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Crithmum

Samphire
Scientific classification
Kingdom: Plantae
(unranked): Angiosperms
(unranked): Eudicots
(unranked): Asterids
Order: Apiales
Family: Apiaceae
Genus: Crithmum
Species: C. maritimum
Binomial name
Crithmum maritimum
L.
C. maritimum
C. maritimum (habitat)
Crithmum maritimum - MHNT

Crithmum is a genus of flowering plant with the sole species Crithmum maritimum, known as samphire,[1] rock samphire,[1][2] or sea fennel.[1] Rock samphire is an edible wild plant. It is found on southern and western coasts of Britain and Ireland, on mediterranean and western coasts of Europe including the Canary Islands, North Africa and the Black Sea. "Samphire" is a name also used for several other unrelated species of coastal plant.

Contents

  • History, trade and cultivation 1
  • Culinary use 2
  • References 3
  • External links 4

History, trade and cultivation

In the 17th century, Shakespeare referred to the dangerous practice of collecting rock samphire from cliffs. "Half-way down, Hangs one that gathers samphire; dreadful trade!"[3] In the 19th century, samphire was being shipped in casks of seawater from the Isle of Wight to market in London at the end of May each year.[4] Rock samphire used to be cried in London streets as "Crest Marine".[5]

In England, rock samphire was cultivated in gardens,[6] where it grows readily in a light, rich soil. Obtaining seed commercially is now difficult, and in the United Kingdom the removal of wild plants is illegal under the Wildlife and Countryside Act 1981.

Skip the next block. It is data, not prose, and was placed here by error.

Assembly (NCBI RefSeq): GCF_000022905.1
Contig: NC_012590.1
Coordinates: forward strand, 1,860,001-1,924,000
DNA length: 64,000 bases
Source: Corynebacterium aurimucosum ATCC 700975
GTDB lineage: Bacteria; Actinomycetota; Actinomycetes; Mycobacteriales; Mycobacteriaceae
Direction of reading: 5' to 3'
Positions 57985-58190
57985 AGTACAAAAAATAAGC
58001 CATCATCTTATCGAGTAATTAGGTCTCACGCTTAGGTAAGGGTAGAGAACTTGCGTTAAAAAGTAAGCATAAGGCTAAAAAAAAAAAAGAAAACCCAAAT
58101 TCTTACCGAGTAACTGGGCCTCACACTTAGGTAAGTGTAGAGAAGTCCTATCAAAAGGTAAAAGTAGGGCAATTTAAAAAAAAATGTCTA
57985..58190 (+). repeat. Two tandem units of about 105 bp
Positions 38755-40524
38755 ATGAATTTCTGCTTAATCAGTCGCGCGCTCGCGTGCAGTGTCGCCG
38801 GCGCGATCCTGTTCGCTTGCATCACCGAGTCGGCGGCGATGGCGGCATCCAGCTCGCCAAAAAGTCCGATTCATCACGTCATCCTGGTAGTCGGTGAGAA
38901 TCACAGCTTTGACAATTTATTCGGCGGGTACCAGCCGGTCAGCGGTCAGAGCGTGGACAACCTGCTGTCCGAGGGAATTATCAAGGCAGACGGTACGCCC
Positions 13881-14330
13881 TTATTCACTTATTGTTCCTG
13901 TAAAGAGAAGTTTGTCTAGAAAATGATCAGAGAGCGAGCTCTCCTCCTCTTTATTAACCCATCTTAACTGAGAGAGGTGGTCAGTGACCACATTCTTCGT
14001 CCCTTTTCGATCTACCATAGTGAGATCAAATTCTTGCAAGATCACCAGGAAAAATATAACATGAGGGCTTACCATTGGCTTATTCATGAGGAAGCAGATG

The reclaimed piece of land adjoining Dover, called Samphire Hoe, is named after rock samphire. The land was created from spoil from the Channel Tunnel, and rock samphire used to be harvested from the neighbouring cliffs.

Culinary use

Rock samphire has fleshy, divided aromatic leaves that Culpeper described as having a "pleasant, hot and spicy taste"[7]

The stems, leaves and seed pods may be pickled in hot, salted, spiced vinegar, or the leaves used fresh in salads.

Richard Mabey gives several recipes for samphire,[8] although it is possible that at least one of these may refer to marsh samphire or glasswort (Salicornia europaea), a very common confusion.

References

  1. ^ a b c "USDA GRIN Taxonomy". Retrieved 13 March 2014. 
  2. ^ "BSBI List 2007". Botanical Society of Britain and Ireland. Archived from the original (xls) on 2015-02-25. Retrieved 2014-10-17. 
  3. ^ Shakespeare, William (1623). The Tragedy of King Lear. London.  Act IV, scene VI, lines 14b-15
  4. ^ Grigson, Geoffrey (1958). The Englishman's Flora. London: The Readers' Union, Phoenix House. 
  5. ^ Phillips, Roger (1983). Wild Food. Pan.  
  6. ^ Phillips, Roger (1983). Wild Food. Pan.  
  7. ^ Culpeper, Nicholas (1653). The Complete Herbal. London. 
  8. ^  

External links

  • BBC Gardeners' Question Time – where there is apparently some confusion between the glasswort (marsh samphire, found in Suffolk) and the rock samphire (found in Dorset).
  • Biff Vernon discusses the common confusion between marsh samphire and rock samphire, and reproduces a poem on the subject by William Logan.
  • Botanical.com
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